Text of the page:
This is where I leave, slinking quietly off upstairs to do my fake magazine report (it does sound like an interesting job, admittedly.) I can hear other construction workers filtering in outside while I work, I hear the voices and then the silence. It’s nice, I think, that this building inspires people. I say, let it inspire. I’m not here for a magazine, after all. I’m just inspired. I just come here to think – past, present, and future.
My story with the Methodist is not unusual. I saw it on the internet, thought it was pretty, and showed up – again and again, and again. It started as an eclectic interest, and it’s since become my destination every time I come to Chicago. I’m not sure why. It’s voyeuristic, maybe, to watch something die slowly. Each time I’m here, it’s different. Some portion of the ceiling has collapsed, some floor has given way. Some new clothes, new toys, new furniture. People live here. Police crime scene tape indicates that people die here, too, but lets not get ahead of ourselves. I’m just here to take pictures.
It’s really not exploring anymore, it’s hello, how are you. The beaten path, with little left to uncover. I’ve touched all stories of this monolith, from the roof to the rafters, between the spaces in the wall, the air ducts hidden beneath the stairwell near the gymnasium, the mezzanine, the green room and the crawlspace beneath the stage. The school, however, was new. A recently collapsed ceiling gave me access to M’s last stronghold, and I went, eager and controlled all the same.
The school is not in terrible condition, surprisingly. The walls have suffered less graffiti, the floors are mostly intact. Of course, I can’t say that for the rooms leading there. The walk was daunting.
When I got off the train today, I had not known it would be my last time here at the Methodist. It wasn’t my intention, in any case, but I think…the cathedral will fall. Sooner than later, it will be destroyed. It’s being cleared now, construction crews are pulling it apart. It’s ending, and the uncovering of the school was the end of the road for me. I’ve exhausted the Methodist’s secrets, and, if I haven’t, then let them stay.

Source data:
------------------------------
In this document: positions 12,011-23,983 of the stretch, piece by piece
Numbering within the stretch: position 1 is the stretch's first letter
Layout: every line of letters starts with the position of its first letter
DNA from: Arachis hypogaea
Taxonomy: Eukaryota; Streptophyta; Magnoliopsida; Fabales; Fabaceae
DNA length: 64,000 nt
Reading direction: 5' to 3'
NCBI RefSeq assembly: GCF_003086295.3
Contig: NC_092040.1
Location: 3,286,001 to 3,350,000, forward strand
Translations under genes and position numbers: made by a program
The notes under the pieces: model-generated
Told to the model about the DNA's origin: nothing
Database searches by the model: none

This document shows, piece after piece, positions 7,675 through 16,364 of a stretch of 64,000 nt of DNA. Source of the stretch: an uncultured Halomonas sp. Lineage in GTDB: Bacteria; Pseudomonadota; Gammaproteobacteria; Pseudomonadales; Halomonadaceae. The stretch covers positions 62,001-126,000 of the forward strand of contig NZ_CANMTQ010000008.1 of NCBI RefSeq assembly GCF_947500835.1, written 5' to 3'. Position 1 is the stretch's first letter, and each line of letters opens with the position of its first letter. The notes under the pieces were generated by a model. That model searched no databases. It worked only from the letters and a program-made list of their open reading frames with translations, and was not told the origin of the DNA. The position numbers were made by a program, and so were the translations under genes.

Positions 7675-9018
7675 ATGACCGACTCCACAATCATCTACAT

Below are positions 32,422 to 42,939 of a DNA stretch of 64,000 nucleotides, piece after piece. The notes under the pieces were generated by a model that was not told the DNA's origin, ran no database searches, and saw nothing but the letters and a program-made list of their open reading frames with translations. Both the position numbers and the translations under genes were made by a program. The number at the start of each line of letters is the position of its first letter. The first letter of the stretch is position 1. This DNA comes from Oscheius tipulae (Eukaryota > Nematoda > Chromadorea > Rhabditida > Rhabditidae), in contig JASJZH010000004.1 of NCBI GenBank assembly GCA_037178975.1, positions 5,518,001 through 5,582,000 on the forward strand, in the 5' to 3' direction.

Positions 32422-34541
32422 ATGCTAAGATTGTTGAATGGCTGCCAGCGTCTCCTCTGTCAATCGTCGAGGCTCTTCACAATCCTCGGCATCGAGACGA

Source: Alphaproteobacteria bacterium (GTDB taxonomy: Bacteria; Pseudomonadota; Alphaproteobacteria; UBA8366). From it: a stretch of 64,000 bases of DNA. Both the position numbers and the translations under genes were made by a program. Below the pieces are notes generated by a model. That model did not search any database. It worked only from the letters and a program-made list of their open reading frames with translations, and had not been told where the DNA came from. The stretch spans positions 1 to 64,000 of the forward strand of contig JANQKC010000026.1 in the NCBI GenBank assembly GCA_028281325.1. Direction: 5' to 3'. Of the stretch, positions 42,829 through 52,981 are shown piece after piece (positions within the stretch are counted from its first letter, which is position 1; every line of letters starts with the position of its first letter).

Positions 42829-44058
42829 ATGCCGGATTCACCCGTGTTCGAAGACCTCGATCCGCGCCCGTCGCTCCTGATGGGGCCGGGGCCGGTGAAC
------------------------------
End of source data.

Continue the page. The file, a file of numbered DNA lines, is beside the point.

The mystery is what brought me here in the first place. It’s what brings a lot of people, and inconsequently, turns lots of others away.
I’m drawn to stories – it’s an old habit of mine. I like ideas, maybe’s, and what if’s. For some time, the Methodist was my go-to what if. What stories happened here? Who cried, who suffered, who rejoiced and who was misunderstood? What ghosts are here, I wonder, and where do they go when people stop asking? It’s that overprivileged drivel that we young students with overpriced tuitions and strict social expectations are taught not to think about, in any amount of words: what happens after us?
The shoot lasted several hours, in the unexpectedly bracing cold of a midwestern March. It’s a good place to think, even when the sounds of construction make it all but peaceful. I can hear the water dripping in between the jackhammers, and I think, it’s been a good run. Nearly a hundred years for M and a few years faithful visitation from myself. I hope a few other people will come to appreciate this place before it’s gone. Leave only footprints, take only pictures.
I’m late for my train again, and I pay the fare with the rest of my pirate money. The South Shore reels back to a Chicago sunset, and all I can think of is how empty that corner of Washington is going to look without the – in it’s own words – “imperfect house of God” watching over. Chicago closes in to the sound of T Swift – because that’s my jam.
Peace out, Methodist. Keep on inspiring.
Made Possible by:
- Canon EOS 5D Mark II Digital SLR
- Canon EF 70-200mm f/2.8L IS USM II
- Canon EF 24-70mm f/2.8L USM